New Zealand Vape Seller Defies Australia Import Rules

Vape Seller Defies Australia Import Ban

A New Zealand-based vape seller recently issued a bold pledge to keep shipping items to Australia in defiance of new import rules prohibiting non-therapeutic nicotine vapes. But authorities warn lawbreaking retailers face escalating enforcement action.

Retailer Snubs New Vape Laws

Online retailer Vapoureyes NZ published a notice to Australian customers after the March 1 import ban launch. They promised business as usual despite the crackdown from “one twat in Canberra,” seemingly referring to Health Minister Mark Butler.

The message dismissed efforts by Australian Border Force to intercept shipments. It also encouraged continued purchases despite hefty penalties and supply chain pressures.

But officials stressed regulations cover imports regardless of origin. And they’re bolstering capacity to identify violations along with packages from recalcitrant sellers.

Phased Prohibition Rollout

Australia’s vape prohibition continues phasing in through 2023. Recent rules barred imports without permits and licenses reserved for medicinal products. By mid-year, sales and even possession face blanket bans outside doctor-prescribed therapeutic vaping.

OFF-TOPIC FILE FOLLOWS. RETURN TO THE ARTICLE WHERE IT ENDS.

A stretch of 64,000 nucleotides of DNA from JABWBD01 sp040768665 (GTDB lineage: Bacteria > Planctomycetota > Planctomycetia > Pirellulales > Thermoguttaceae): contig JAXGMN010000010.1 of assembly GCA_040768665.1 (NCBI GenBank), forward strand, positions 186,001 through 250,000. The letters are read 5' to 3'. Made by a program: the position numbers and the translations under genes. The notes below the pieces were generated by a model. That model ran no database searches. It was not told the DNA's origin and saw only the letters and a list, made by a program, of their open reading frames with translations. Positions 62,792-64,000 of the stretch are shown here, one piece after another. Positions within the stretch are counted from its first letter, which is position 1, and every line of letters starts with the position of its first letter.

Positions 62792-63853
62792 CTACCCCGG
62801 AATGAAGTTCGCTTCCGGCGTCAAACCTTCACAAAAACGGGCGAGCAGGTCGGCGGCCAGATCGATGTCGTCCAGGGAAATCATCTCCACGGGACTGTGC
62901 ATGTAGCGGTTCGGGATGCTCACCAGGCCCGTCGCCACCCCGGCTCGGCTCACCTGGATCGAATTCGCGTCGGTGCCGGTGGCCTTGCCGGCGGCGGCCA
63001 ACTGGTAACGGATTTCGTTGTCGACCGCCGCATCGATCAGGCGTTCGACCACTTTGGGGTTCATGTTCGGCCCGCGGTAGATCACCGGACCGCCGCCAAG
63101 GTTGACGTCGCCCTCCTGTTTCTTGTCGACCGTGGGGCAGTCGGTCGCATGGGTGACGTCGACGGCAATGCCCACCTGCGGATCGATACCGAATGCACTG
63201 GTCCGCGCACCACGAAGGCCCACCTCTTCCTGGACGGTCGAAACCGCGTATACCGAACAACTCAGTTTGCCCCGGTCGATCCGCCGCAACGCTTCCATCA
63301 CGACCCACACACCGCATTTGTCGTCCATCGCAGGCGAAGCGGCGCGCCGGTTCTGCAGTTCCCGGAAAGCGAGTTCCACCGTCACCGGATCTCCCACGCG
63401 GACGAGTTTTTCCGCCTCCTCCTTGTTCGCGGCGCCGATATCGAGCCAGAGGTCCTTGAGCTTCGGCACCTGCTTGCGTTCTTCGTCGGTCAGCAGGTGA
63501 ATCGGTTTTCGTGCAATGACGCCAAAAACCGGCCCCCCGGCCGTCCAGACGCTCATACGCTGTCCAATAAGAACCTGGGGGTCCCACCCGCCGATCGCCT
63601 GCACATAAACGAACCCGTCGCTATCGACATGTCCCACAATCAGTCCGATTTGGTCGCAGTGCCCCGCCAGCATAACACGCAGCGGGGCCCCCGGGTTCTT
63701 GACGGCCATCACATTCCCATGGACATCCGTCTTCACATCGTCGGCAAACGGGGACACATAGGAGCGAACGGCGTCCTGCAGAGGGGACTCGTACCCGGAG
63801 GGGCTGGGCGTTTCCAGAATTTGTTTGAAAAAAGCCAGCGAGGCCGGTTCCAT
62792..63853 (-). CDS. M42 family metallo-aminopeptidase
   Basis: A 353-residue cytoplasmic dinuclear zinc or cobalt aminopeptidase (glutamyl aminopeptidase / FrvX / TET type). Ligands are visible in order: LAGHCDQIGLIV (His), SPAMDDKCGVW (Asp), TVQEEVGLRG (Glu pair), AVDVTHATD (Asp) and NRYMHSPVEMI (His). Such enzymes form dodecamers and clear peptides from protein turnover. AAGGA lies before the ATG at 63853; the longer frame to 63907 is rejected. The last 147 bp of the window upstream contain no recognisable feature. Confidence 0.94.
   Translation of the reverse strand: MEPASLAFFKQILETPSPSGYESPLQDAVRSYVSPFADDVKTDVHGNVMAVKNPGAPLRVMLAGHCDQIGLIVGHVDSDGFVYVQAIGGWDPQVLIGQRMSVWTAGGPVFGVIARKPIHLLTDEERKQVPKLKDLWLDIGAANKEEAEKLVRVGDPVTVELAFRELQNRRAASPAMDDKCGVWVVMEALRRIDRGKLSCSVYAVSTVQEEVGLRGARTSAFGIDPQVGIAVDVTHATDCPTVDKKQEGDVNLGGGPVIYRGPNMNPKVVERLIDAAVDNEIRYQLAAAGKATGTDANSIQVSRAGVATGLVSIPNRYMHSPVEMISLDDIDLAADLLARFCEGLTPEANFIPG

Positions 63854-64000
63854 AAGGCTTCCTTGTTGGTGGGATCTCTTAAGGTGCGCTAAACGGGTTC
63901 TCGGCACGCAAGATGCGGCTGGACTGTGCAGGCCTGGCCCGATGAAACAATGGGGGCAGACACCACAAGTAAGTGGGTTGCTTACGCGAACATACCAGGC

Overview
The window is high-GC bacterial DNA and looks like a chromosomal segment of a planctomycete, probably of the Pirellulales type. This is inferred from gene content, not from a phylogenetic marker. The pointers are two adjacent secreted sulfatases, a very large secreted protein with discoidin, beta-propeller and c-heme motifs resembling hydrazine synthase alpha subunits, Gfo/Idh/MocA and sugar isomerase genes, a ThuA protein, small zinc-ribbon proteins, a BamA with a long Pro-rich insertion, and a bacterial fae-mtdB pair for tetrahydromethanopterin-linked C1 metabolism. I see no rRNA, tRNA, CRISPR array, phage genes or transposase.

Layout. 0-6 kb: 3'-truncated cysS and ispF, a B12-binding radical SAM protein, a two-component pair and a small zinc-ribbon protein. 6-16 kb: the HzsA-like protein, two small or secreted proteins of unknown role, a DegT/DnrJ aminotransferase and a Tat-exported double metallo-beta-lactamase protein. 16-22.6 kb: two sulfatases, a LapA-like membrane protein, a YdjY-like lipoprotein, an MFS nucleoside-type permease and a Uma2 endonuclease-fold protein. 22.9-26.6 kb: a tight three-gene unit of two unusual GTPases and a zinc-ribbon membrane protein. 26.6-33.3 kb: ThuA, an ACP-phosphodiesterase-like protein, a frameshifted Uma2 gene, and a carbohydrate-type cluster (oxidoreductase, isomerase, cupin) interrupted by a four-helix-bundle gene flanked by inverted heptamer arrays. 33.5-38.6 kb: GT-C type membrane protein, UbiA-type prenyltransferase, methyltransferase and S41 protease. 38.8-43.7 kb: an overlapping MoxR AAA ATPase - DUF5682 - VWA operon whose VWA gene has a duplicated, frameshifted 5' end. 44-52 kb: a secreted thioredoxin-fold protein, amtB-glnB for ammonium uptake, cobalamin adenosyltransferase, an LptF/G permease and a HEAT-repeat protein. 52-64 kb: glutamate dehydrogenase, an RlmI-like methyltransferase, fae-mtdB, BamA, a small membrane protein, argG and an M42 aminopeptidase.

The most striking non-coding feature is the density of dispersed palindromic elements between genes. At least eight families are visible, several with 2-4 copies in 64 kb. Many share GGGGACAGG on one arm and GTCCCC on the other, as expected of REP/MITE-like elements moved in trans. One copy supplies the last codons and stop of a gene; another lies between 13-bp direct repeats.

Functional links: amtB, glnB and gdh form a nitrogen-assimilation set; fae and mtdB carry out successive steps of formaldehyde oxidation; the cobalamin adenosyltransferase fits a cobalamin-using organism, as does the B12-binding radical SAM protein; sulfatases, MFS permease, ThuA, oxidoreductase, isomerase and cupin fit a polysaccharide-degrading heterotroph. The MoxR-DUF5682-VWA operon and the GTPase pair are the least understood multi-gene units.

Authorities already netted over 300,000 illicit vapes worth $11 million since initial restrictions took effect January 1st. But vocal sellers like Vapoureyes openly flout the steady tightening of laws.

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Industry Messaging Conflicts

Tobacco control expert Becky Freeman argues such blatant disregard for regulation matches earlier defiance as rhetoric shifted. Vape brands leaning heavily on quit-aid positioning often ignored rules limiting commercial availability.

“They continuously remind us they’re responsible and follow laws,” Freeman said. “And then they don’t respect the laws of countries wanting to sell there.”

Minister Butler expects ongoing circumvention efforts as prohibition expands. But authorities emphasize escalating penalties while working with shipping firms to suppress violations.

Quitters Left Behind?

Remaining questions center on harm reduction impacts if imported devices face extinction. While youth usage clearly demanded action, adult access aided smoking cessation.

With therapeutic vaping strictly limited pending pharmacist approval, barriers may steer quitters back to cigarettes absent alternatives. Only rigorous analysis of public health outcomes can determine optimal policy.

Australia’s vape import ban marks only one phase in sweeping reform. But the proven benefits of tobacco harm reduction call for ensuring pragmatism, not moralizing, guides next steps.

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Matthew Ma